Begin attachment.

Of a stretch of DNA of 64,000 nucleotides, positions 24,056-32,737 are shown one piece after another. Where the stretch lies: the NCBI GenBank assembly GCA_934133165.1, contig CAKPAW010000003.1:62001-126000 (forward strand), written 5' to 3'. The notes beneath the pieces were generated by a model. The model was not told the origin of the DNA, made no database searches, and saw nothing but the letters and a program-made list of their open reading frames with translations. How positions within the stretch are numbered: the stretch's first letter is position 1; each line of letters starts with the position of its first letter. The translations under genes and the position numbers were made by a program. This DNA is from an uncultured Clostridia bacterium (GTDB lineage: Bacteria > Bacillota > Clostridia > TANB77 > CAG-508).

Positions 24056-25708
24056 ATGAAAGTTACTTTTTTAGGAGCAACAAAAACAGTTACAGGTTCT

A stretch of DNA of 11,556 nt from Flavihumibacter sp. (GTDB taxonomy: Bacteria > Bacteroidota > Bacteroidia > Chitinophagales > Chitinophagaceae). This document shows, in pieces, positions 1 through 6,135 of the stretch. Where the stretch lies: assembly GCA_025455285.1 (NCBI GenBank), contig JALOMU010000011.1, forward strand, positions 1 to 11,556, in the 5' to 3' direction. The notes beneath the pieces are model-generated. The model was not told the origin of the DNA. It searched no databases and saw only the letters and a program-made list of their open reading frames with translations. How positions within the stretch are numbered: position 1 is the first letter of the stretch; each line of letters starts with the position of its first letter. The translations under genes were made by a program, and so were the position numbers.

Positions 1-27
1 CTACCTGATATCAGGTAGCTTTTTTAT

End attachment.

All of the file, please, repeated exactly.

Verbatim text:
Of a stretch of DNA of 64,000 nucleotides, positions 24,056-32,737 are shown one piece after another. Where the stretch lies: the NCBI GenBank assembly GCA_934133165.1, contig CAKPAW010000003.1:62001-126000 (forward strand), written 5' to 3'. The notes beneath the pieces were generated by a model. The model was not told the origin of the DNA, made no database searches, and saw nothing but the letters and a program-made list of their open reading frames with translations. How positions within the stretch are numbered: the stretch's first letter is position 1; each line of letters starts with the position of its first letter. The translations under genes and the position numbers were made by a program. This DNA is from an uncultured Clostridia bacterium (GTDB lineage: Bacteria > Bacillota > Clostridia > TANB77 > CAG-508).

Positions 24056-25708
24056 ATGAAAGTTACTTTTTTAGGAGCAACAAAAACAGTTACAGGTTCT

A stretch of DNA of 11,556 nt from Flavihumibacter sp. (GTDB taxonomy: Bacteria > Bacteroidota > Bacteroidia > Chitinophagales > Chitinophagaceae). This document shows, in pieces, positions 1 through 6,135 of the stretch. Where the stretch lies: assembly GCA_025455285.1 (NCBI GenBank), contig JALOMU010000011.1, forward strand, positions 1 to 11,556, in the 5' to 3' direction. The notes beneath the pieces are model-generated. The model was not told the origin of the DNA. It searched no databases and saw only the letters and a program-made list of their open reading frames with translations. How positions within the stretch are numbered: position 1 is the first letter of the stretch; each line of letters starts with the position of its first letter. The translations under genes were made by a program, and so were the position numbers.

Positions 1-27
1 CTACCTGATATCAGGTAGCTTTTTTAT